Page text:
What is happening now is companies who are looking at VP9 and AV1 trying to make use of them for different use cases and scenarios.
Cisco just announced using AV1 in screen sharing for WebEx in native PC application when that is made possible.
We will see more of that in 2021. Companies experimenting, using and launching products that use more VP9 and even AV1.
An increase in use cases and markets
WebRTC is breaking out to additional markets. Large events, live streaming and even cloud video editing.
All these necessitate new features and capabilities to be added to WebRTC itself.
Now that WebRTC 1.0 is finally being finalized 😀 there is going to be a growing focus by the W3C on what comes next. If you have requirements that require a change in WebRTC, it might make sense for you to join the W3C and make your voice heard in affecting where WebRTC is headed next. Ping me if you’d like to discuss this.
Upcoming WebRTC Trends worksop
Next month I’ll be conducting a workshop that covers these topics. The trends and what to do with them. It will offer actionable advice on what you should do in 2021 and it will be interactive in nature.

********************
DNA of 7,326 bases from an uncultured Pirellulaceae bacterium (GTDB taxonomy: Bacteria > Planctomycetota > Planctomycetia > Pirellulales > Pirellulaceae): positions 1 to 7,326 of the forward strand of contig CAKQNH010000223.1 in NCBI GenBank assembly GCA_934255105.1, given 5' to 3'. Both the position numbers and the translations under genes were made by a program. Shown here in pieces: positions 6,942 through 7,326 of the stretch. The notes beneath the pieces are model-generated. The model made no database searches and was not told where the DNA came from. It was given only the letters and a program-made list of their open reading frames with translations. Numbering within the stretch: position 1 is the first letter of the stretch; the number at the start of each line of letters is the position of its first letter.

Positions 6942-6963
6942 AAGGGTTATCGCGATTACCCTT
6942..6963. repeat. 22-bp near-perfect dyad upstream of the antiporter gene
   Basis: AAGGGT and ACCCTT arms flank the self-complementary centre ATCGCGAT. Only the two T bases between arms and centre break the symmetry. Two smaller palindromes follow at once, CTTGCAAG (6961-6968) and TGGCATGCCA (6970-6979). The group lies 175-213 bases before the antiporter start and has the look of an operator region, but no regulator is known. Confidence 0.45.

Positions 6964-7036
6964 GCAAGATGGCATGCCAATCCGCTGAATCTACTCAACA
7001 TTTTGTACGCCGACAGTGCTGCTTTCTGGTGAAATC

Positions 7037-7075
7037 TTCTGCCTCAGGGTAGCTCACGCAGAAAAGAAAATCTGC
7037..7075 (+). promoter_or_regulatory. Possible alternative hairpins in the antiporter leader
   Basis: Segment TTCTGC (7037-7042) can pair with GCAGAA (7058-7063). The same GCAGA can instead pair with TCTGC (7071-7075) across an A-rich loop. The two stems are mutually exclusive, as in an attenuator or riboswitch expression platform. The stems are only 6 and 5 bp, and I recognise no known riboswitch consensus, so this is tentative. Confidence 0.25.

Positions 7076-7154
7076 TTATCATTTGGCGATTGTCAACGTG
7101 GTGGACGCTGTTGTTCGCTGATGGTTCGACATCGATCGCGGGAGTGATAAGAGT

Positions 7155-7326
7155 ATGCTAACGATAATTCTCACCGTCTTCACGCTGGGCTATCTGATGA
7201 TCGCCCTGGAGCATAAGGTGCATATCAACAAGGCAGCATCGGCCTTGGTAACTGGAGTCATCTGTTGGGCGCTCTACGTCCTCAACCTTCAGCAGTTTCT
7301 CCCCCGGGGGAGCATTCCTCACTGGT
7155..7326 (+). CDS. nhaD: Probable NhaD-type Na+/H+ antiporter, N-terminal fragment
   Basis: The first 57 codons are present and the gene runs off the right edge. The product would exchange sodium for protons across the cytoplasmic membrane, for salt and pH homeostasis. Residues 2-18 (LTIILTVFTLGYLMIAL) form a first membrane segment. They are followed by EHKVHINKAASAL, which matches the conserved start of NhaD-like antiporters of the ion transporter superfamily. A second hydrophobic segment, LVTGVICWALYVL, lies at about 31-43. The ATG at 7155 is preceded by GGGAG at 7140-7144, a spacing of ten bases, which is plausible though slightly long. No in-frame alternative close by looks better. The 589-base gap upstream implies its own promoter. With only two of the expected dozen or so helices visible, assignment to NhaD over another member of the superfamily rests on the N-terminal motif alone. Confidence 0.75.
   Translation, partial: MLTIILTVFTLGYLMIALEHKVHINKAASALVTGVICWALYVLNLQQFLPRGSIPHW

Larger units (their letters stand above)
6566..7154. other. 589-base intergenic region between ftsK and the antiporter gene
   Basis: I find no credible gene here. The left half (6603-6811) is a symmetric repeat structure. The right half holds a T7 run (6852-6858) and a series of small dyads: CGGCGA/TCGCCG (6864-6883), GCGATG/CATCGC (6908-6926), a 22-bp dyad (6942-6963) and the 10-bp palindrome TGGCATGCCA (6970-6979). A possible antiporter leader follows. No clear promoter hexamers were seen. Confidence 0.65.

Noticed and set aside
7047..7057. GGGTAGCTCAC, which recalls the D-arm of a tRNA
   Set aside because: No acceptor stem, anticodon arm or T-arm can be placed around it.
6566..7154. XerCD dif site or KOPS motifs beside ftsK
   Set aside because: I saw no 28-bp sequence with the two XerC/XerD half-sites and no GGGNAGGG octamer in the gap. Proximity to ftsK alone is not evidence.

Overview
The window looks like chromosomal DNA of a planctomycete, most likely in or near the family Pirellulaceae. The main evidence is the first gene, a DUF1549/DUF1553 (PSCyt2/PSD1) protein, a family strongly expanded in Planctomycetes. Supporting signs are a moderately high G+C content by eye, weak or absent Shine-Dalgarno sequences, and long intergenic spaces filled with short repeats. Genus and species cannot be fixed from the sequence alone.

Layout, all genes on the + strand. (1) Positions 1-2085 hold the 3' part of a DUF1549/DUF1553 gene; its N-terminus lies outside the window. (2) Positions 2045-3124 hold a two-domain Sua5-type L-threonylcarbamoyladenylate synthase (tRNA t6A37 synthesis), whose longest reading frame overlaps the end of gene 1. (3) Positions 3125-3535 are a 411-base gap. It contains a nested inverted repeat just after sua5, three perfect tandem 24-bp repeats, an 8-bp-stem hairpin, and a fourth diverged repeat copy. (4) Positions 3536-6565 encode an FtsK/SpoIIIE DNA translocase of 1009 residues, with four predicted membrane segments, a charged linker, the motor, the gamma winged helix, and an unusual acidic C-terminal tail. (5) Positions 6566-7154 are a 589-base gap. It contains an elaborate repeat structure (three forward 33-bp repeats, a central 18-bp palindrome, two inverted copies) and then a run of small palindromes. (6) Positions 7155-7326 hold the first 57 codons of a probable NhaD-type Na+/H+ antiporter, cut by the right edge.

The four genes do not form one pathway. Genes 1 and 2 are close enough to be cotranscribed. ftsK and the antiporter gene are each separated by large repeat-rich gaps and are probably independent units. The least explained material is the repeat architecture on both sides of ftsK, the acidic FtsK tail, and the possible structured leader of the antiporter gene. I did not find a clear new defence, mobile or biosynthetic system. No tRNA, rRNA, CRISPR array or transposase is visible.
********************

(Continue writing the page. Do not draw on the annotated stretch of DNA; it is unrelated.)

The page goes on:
My last workshop about differentiation in WebRTC was well attended. Here is what Andrey Abramov of Doxy.me had to say about it:
Thank you very much for the 3 weeks workshop on which you dove us into the WebRTC. It was really interesting and useful. I have learned a lot and look like now I have a better vision of what to do to improve UX of our calls on Doxy.me. Thanks for the records as well! I will be reviewing them from time to time to recall.
It was great! Thank you!
This new workshop, WebRTC trends for 2021, will take place during February, in 3 consecutive sessions of 2 hours each.
Space is limited, so if you are interested, register sooner rather than later.
See you at the workshop.